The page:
Super Castlevania IV/AKUMAJO DRACULA 1991 Not a sequel to Castlevania III or even a sequel to Simon’s Quest, this oddball is a retelling of Castlevania, and even shares the same Japanese title as it. Playing a lot like Castlevania, this game adds some fun gameplay mechanics with an eight directional whip and excellent boss battles, but also suffers from some aspects that haven’t aged well, namely the emphasis on brown and gritty sprites and a soundfont that pale in comparison to Castlevania Dracula X.


A few awful vertical stages can make this game a bit inconsistent with the difficulty too, since outside of those annoying climbs the game is pretty enjoyable and not that tough at all. Still a great game worth playing through, but unfortunately I feel it’s not nearly as good as other games in the series, and the weakest of the main four (at least, compared to the other Japanese versions. SCIV is still better than US Dracula’s Curse!). The Japanese version has a bit more blood in spots and a less annoying sound for the whip, but it’s pretty much the same.

Castlevania Bloodlines/VAMPIRE KILLER 1994 Last but not least, this Sega Genesis rarity has also been rereleased for the first time ever, taking elements from both Rondo of Blood and the X68000 Castlevania while also trying a bunch of new things as well. Bloodlines easily became my favorite game of the entire collection, all thanks to some brilliant level design and two very fun characters to play as, along with customizable options to tweak the difficulty to your liking.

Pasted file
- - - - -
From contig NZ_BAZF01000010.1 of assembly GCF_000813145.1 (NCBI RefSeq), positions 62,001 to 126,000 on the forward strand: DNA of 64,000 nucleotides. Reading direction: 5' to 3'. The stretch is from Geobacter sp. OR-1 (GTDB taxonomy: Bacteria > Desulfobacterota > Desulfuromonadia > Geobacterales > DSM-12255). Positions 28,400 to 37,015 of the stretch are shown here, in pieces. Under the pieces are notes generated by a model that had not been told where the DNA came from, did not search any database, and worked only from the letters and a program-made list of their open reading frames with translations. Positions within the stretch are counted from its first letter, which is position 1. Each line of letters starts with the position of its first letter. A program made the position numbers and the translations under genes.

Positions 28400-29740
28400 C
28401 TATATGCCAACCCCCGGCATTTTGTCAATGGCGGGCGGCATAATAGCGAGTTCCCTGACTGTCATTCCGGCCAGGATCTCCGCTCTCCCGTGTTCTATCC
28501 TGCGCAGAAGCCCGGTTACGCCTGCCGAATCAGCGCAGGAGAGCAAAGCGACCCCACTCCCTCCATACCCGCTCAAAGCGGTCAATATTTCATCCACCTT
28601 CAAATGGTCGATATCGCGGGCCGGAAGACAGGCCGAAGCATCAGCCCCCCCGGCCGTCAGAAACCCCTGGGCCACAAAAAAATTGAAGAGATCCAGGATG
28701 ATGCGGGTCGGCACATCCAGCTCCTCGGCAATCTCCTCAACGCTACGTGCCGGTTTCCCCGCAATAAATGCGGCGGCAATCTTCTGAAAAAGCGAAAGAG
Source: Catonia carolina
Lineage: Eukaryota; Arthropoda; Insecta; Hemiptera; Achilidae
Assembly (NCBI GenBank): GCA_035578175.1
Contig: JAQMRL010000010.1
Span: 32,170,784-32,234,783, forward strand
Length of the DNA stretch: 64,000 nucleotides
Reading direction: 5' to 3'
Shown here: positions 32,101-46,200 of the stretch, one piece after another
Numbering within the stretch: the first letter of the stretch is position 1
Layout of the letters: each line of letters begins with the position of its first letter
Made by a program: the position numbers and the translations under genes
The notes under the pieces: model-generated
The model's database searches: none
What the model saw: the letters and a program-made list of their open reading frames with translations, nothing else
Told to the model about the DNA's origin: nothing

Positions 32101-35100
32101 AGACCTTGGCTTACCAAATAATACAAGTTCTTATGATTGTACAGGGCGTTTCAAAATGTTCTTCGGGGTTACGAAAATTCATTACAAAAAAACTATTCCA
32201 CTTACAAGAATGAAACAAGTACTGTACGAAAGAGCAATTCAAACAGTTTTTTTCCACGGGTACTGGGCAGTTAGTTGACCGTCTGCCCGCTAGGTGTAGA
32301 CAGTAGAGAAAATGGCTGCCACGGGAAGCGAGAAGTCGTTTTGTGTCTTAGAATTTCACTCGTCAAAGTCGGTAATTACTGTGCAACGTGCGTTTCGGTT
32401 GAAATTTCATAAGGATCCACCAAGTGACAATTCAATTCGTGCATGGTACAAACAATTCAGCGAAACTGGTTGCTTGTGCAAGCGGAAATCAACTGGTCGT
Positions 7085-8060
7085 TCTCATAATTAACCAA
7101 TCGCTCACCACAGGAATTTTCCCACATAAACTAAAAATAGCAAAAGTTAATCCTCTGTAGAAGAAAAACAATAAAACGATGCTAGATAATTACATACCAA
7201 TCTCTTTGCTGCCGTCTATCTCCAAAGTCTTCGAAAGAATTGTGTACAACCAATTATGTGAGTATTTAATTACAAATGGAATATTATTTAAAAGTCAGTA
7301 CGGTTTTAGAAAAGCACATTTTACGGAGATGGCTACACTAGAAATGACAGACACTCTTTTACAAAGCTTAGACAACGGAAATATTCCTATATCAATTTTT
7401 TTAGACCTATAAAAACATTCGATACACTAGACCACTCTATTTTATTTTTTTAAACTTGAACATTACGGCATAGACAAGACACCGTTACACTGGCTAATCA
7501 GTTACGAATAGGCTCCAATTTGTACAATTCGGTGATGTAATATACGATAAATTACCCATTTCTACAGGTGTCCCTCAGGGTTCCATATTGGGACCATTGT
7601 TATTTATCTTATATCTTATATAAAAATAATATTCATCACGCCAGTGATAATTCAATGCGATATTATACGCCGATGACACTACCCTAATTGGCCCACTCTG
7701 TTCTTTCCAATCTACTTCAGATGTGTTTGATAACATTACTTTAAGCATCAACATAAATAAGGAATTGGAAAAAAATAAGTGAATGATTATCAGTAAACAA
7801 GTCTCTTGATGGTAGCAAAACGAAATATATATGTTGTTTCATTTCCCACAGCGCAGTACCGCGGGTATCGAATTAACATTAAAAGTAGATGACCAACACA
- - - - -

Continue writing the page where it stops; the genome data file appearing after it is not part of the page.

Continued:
This game does have limited continues, but it honestly isn’t that bad if you prepare accordingly or choose the easier settings to warm yourself up with the game, plus the save states can help in a pinch if you feel like you need it. Not only does the game shine in the gameplay and fun department, but it also has one of the best soundtracks in the franchise, and the Sega Genesis sound chip really shines here.


In conclusion, the Castlevania Anniversary Collection is a really fantastic loveletter to the Classicvania era of the series, including seven fantastic games (and one bad one) emulated well for a new generation. M2 strikes gold again with this compilation, and while it doesn’t include any crazy new features save for the Kid Dracula translation and a cool eBook that includes a bunch of box art and concept designs, the games still all run exceptionally well, with the only gripes I have being the (current) lack of a region select option, the total lack of Dracula II from the Japanese collection, the sound channel bug for Castlevania 1, and the lack of a button configuration. (considering the multiplatform nature of the compilation)

Still, for newcomers to the series brought in by Simon’s inclusion in Smash Bros, or those who are curious in checking out a particular game that you may have never played before, (unless it’s Adventure, where in that case, DON’T) this collection is easily worth the $20 or 3000 yen, and I really hope the Contra Collection is done with a similar quality. (and includes Operation C!)

I give Castlevania Anniversary Collection a 9 out of 10.